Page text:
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Christos

  • 2 years ago

Graphs and functions/derivatives, Hey can you help me with this? http://screencast.com/t/MVj3e9Ok2Yg0

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  1. .Sam.
    • 2 years ago
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    \[p(x)=(x+1)^2(2x-x^2)\] From there, you can tell that (x+1)=0, x=-1 is a zero of p(x) Then factor this \((2x-x^2)\) and set the brackets equals zero and find the other 2 zeros

  2. Christos
    • 2 years ago
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    its -1 0 and 2

  3. Christos
    • 2 years ago
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    Oh so thats the first step

  4. .Sam.
    • 2 years ago
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    Yup |dw:1369655367345:dw|

  5. .Sam.
    • 2 years ago
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    Now, differentiate p(x), set it equals to zero to find the maximum and minimum points

  6. Christos
    • 2 years ago
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    its -4x^3+6x+2 if I am not mistaken we take x=0 and x=+-sqrt(3)/sqrt(2)

  7. .Sam.
    • 2 years ago
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    Yeah, set -4x^3+6x+2 equals zero and solve for x

  8. Christos
    • 2 years ago
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    yea I solved for x and I got 3 roots x=0 and x=+-sqrt(3)/sqrt(2) are my calculations correct??

  9. .Sam.
    • 2 years ago
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    Hmm, \[-4x^3+6x+2 \\ \\ -2(2x^3-3x-1) \\ \\ -2(x+1)(2x^2-2x-1)\] Factoring \(2x^2-2x-1\) you get \[x=\frac{1}{2} \left(1-\sqrt{3}\right)~~~~~,~~~~~\frac{1}{2} \left(1+\sqrt{3}\right)\] These x are the max and min points of the graph, then use these x substitute into \[y=(x+1)^2(2x-x^2)\] Find the y's

  10. Christos
    • 2 years ago
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    hmm how did you get from line 2 to line 3?

  11. Christos
    • 2 years ago
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    http://screencast.com/t/yNU8TQxrMkn this here

  12. .Sam.
    • 2 years ago
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    I used trial an error with calculator, when \[p(-1)=-2(2(-1)^3-3(-1)-1)=0\] Then (x+1) is a factor of p(x), then use (x+1) divide \((2x^3-3x-1)\)

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  13. Christos
    • 2 years ago
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    oh ok lets find the ys

  14. Christos
    • 2 years ago
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    y = 0 ?

  15. Christos
    • 2 years ago
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    I subtitute with 0 or the roots?

  16. .Sam.
    • 2 years ago
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    Substitute these \(x=\frac{1}{2} \left(1-\sqrt{3}\right)~~~~~,~~~~~\frac{1}{2} \left(1+\sqrt{3}\right)\) into \(y=(x+1)^2(2x-x^2)\)

  17. .Sam.
    • 2 years ago
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    Then that's the coordinates of max and minimum points

  18. Christos
    • 2 years ago
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    that was really long to find wasnt it? I tried to find the first one and I found (-2 + sqrt(3))/2 which seems to be wrong here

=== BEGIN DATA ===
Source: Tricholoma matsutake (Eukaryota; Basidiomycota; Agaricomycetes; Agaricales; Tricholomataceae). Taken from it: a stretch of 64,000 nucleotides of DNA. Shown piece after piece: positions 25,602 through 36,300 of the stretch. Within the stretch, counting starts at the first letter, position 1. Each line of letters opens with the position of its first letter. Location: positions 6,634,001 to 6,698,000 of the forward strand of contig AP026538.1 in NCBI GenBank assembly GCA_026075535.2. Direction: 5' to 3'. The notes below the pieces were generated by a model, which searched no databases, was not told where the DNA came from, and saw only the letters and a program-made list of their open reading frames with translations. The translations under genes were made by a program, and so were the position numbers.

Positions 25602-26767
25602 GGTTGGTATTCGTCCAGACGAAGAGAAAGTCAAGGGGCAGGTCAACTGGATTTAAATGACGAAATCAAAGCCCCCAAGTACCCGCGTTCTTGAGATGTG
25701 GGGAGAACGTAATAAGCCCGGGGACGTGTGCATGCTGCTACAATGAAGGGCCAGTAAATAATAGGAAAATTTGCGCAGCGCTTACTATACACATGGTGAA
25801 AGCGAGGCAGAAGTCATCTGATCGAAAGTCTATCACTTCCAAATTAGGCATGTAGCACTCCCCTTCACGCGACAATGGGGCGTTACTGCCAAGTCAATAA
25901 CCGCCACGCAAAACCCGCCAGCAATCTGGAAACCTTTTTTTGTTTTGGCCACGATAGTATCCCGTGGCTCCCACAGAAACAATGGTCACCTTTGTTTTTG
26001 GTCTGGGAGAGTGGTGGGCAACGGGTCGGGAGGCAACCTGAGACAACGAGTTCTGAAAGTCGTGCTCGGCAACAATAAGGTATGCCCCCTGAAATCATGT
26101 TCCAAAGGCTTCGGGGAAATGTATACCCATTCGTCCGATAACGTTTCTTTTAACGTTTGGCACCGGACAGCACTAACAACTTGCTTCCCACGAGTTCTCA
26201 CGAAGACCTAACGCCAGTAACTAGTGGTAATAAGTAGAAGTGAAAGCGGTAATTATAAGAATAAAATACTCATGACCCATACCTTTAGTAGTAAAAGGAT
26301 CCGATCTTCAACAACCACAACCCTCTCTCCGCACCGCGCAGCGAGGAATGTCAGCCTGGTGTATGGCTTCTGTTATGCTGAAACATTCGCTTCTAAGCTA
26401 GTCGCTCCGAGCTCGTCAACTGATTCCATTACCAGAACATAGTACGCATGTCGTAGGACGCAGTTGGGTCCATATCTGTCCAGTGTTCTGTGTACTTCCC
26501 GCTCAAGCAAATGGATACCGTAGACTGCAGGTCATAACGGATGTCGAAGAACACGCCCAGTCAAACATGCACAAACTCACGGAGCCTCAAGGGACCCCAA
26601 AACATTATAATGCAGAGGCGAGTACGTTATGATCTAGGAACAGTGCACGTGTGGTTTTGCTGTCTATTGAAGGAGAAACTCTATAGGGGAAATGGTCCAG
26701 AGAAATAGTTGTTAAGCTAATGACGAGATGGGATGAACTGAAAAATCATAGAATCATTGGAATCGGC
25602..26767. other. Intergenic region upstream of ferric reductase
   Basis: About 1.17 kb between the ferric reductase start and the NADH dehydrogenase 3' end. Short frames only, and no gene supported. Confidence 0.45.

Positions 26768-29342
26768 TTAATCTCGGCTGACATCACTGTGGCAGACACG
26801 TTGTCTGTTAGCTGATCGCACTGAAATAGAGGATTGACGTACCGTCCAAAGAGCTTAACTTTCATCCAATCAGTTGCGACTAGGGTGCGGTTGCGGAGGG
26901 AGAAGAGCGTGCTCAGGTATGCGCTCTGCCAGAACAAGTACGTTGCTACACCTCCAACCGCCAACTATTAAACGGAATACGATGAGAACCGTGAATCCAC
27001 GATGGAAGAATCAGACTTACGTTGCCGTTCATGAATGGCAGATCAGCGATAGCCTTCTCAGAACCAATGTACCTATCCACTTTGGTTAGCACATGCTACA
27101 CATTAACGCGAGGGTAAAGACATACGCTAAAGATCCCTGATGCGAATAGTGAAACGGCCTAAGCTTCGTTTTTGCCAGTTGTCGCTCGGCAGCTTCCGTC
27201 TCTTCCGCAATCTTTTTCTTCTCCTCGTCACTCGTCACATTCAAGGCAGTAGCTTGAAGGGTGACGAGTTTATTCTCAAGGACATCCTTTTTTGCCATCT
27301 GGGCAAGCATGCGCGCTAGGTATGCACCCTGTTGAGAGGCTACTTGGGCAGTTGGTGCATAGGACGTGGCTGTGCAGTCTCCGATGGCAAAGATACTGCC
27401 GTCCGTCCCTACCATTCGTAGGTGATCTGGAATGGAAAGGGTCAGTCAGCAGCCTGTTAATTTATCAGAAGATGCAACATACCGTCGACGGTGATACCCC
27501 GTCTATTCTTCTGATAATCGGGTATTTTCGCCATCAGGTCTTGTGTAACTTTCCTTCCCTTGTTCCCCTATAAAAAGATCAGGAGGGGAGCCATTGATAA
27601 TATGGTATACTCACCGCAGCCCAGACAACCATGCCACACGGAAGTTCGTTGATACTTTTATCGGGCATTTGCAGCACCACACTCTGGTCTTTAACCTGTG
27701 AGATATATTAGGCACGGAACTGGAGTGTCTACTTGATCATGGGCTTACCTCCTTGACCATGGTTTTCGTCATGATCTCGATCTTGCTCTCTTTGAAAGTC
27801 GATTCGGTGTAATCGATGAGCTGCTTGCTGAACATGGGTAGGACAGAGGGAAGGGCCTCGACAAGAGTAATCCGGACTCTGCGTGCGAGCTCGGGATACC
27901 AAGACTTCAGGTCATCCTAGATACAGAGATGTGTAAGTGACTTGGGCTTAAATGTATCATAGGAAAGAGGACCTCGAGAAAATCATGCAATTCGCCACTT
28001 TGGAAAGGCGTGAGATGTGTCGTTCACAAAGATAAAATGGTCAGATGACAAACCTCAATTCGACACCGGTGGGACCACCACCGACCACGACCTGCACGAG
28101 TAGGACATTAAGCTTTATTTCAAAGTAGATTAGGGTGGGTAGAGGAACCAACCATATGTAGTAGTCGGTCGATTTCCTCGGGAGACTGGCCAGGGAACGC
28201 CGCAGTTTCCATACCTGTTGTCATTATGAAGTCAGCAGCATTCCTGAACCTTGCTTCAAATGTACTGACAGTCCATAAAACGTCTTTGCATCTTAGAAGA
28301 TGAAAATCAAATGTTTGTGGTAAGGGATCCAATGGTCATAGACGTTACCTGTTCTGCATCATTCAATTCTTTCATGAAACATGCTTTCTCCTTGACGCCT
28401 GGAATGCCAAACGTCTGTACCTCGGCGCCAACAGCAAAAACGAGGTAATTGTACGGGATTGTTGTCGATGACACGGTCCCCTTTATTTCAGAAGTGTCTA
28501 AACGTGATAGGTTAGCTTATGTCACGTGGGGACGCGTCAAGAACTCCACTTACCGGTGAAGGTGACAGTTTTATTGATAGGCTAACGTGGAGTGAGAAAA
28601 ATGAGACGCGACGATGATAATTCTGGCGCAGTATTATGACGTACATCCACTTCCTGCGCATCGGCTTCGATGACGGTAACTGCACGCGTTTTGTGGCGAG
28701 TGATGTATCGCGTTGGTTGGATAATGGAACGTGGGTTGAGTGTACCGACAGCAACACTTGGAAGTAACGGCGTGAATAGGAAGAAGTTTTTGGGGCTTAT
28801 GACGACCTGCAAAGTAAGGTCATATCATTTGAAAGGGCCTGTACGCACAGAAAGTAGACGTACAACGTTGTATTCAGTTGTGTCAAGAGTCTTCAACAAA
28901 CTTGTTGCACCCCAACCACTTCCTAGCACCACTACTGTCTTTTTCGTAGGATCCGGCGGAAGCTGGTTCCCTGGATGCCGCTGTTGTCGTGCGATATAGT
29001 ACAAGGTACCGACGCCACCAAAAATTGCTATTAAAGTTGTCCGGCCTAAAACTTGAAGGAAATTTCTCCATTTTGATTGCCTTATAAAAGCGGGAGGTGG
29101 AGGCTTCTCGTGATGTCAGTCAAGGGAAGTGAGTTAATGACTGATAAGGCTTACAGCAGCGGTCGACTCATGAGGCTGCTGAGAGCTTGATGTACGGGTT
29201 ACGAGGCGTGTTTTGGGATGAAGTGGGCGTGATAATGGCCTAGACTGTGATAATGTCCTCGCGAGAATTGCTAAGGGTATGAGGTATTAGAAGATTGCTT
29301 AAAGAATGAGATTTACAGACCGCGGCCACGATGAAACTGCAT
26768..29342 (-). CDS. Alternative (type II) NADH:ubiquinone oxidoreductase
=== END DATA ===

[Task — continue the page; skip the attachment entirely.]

19. .Sam.
    • 2 years ago
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    Yeah It's abit long For \(x=\frac{1}{2} \left(1-\sqrt{3}\right)\) or -0.3660, \[y=(x+1)^2(2x-x^2)\] \[y=(\frac{1-\sqrt3}{2} +1)^2(2(\frac{1-\sqrt3}{2})-(\frac{1-\sqrt3}{2})^2)\] \[y=\frac{9-6\sqrt{3}}{4}~~or-0.348\]

  20. Christos
    • 2 years ago
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    ok I see

  21. .Sam.
    • 2 years ago
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    (-0.3660,-0.3481) Then for the other coordinate is (1.366,4.848)

  22. Christos
    • 2 years ago
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    ok

  23. Christos
    • 2 years ago
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    Now that we know those coordinates how can we use them?

  24. .Sam.
    • 2 years ago
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    Yup |dw:1369657703814:dw|

  25. .Sam.
    • 2 years ago
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    Then the coefficient of highest degree is negative so the graph curves down|dw:1369657774047:dw|

  26. .Sam.
    • 2 years ago
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    And yeah, zeros are -1 0 and 2, why am I plotting 1 for.

  27. Christos
    • 2 years ago
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    hmm are you plotting it to get an estimation of the infliction point?

  28. .Sam.
    • 2 years ago
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    Yup

  29. .Sam.
    • 2 years ago
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    or else you won't know where it changes it's direction

  30. Christos
    • 2 years ago
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    I see , is there anything else left for this graph/exersise?

  31. .Sam.
    • 2 years ago
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    That's it

  32. Christos
    • 2 years ago
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    Thanks :) I will try to solve some on my own now, if I have any problem can I tell you?

  33. .Sam.
    • 2 years ago
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    I'll try :)

  34. Christos
    • 2 years ago
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    ok

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